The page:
Bernie McNeilly ’85 M.S. ’89 has always pursued challenges. With more than 30 years of industry experience as president of the Northeast Region of WSP USA, Inc. — one of the world’s leading engineering and professional services firms — some of his most noteworthy and iconic projects include program management of the reconstruction of the World Trade Center and, more recently, of the Moynihan Station Train Hall in New York City.
Just as he has pursued his career with passion, McNeilly made the most of his education at Stevens, where he played on the basketball team, served as president of the student council, edited the sports section of The Link yearbook, organized mixers and band performances and even DJ’ed dances.
Today, he is still giving back to Stevens.
“Bernie has given time, jobs, financial resources, advice and guest lectures to our university and students over the last 20 years,” says Leslie Brunell ’86 M.Eng. ’90 Ph.D. ’96, teaching professor in the Department of Civil, Environmental and Ocean Engineering (CEOE).
McNeilly and Brunell were undergraduates at Stevens when they met, and they have remained friends ever since. In 1999, when Brunell took on leadership of the civil engineering senior design course, she wanted to expose students to real-world engineering designs with real-life codes, standards and limitations.
“I called Bernie,” she says. “He felt my idea was worthwhile and offered to mentor a design team.” McNeilly has mentored teams ever since, guiding two teams this past school year, his 22nd year as a mentor and sponsor.
“In mentoring, I help students determine what they’re interested in as far as career development,” he says. “Some are very focused, while some are still trying to explore and find their way.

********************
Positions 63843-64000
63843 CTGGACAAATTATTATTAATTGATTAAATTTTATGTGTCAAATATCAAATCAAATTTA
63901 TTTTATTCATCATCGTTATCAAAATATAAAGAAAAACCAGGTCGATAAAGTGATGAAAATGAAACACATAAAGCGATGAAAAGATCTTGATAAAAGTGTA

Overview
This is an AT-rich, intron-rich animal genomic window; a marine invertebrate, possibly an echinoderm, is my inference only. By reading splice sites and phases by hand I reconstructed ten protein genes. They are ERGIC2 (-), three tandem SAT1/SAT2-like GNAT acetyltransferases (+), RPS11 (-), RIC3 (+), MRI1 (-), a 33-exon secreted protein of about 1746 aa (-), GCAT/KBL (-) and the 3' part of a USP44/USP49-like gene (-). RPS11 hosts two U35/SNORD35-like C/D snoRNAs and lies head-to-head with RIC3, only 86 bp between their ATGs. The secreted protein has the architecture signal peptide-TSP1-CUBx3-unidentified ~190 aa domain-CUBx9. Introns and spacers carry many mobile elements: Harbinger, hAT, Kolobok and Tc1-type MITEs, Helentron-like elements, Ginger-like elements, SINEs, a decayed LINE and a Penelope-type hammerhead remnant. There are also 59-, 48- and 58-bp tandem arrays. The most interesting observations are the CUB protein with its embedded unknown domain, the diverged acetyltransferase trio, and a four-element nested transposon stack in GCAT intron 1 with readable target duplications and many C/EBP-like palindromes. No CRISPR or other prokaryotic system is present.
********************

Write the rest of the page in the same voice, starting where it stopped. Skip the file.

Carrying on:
“I’m looking for individuals who are inquisitive, team-oriented and willing to figure out things and learn as they go. I think those types of traits exist in a lot of Stevens students. I want to help Stevens students get to where they want to be.”
In addition to supporting senior design, McNeilly and his team regularly hire graduates and provide summer internships. Throughout the COVID-19 pandemic, many students have had difficulty finding co-op positions, so McNeilly has made a special effort to find placements for them within WSP USA. Each year, McNeilly also takes the time to give a presentation to the CEOE community at Stevens about his career.
“He is truly an exceptional ambassador for Stevens,” Brunell says. McNeilly has also been a faithful donor, supporting students just as others helped him during his time at Castle Point.
“I did not realize while an undergraduate how fortunate I was to attend Stevens with some aid,” McNeilly says. “Stevens challenged me to be better, and it was worth it! Over time, it has become more apparent how fortunate I was, and I want to give back so that others can have a chance to contribute as well.
“The ACES program (Accessing Careers in Engineering & Science) is a way to do this and is beginning to blossom as a program, to support those in need or less fortunate to do well.” ACES supports talented students with a financial need, many from underserved communities, and inspires them to pursue STEM careers. “Continuing this initiative is important,” McNeilly says.
McNeilly credits his Stevens education for providing a broad-based education that launched his remarkable career.
“At Stevens I learned that you need to have a good, strong work ethic, to never give up, and to be resilient,” he says.
For more information on how to volunteer with and support the School of Engineering and Science, email Sarah Wells at [email protected]